We cannot have a seat in Christ's kingdom unless we are on board with who he is and his work of salvation.  Jesus is not a mere moral teacher - he is the only salvation from our sin.  As those he has saved, we must seek to humble ourselves and take the last places.  And we must seek out those who are lowly, those who dwell where our Lord dwells, so that receiving them, we even receive God himself.  Jesus is the Lord of all because he has been the most humble and has served the least - you and me - so that, in the end, he may share his glory with us unworthy sinners, simply because he loves us.  Let's be concerned for his glory - he will not fail to share it on the day of his vindication.  Amen.

Friday, August 27, 2021

Politicians that do not value life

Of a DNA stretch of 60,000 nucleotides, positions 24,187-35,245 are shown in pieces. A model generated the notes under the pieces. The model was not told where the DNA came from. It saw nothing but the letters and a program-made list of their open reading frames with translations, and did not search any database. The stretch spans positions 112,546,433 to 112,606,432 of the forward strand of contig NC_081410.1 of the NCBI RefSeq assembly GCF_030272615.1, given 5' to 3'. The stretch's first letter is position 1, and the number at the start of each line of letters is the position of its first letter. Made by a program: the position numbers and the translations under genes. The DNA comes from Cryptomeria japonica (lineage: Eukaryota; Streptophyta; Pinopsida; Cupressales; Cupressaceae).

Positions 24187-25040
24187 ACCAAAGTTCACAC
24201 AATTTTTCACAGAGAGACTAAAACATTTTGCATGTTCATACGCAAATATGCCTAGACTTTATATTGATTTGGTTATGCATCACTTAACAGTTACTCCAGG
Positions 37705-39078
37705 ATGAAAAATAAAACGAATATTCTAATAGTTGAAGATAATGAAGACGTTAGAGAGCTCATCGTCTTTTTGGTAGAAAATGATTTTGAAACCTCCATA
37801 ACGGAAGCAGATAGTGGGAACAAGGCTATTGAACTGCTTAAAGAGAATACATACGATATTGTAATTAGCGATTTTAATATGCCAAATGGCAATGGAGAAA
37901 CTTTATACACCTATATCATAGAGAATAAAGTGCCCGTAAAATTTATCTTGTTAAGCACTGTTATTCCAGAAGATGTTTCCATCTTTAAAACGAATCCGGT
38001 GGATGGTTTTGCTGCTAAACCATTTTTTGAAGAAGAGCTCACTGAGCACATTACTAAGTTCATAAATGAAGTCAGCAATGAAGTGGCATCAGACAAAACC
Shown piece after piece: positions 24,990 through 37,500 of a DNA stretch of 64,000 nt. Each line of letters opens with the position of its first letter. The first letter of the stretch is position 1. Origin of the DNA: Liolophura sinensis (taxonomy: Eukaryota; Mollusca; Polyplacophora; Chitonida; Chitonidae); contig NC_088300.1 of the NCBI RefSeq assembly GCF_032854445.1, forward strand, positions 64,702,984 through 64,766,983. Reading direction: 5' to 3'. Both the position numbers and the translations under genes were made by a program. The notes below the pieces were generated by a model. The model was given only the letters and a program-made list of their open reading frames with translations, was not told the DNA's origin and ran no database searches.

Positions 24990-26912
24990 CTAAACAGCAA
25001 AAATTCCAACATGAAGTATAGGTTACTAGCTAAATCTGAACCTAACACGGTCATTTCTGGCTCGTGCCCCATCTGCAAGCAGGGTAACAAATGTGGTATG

Generally, I would say, it seems politicians that are not pro life won't think anything about leaving you or any other American stranded somewhere. They don't care. "What difference does it make?" (Hillary Clinton about leaving Americans to die in Bengazi). They don't really care about your health, either. It's all about what keeps them rich and in office. There is a Day of Judgment.

Thursday, July 29, 2021

Not Bearing False Witness

This video is from last Sunday's catechism class; I was teaching about the 9th commandment from the new ACNA Catechism on the same.

Wednesday, April 14, 2021

Spurgeon's M&E for 12 April - just the thing

"My heart is like wax; it is melted in the midst of my bowels." Psalm 22:14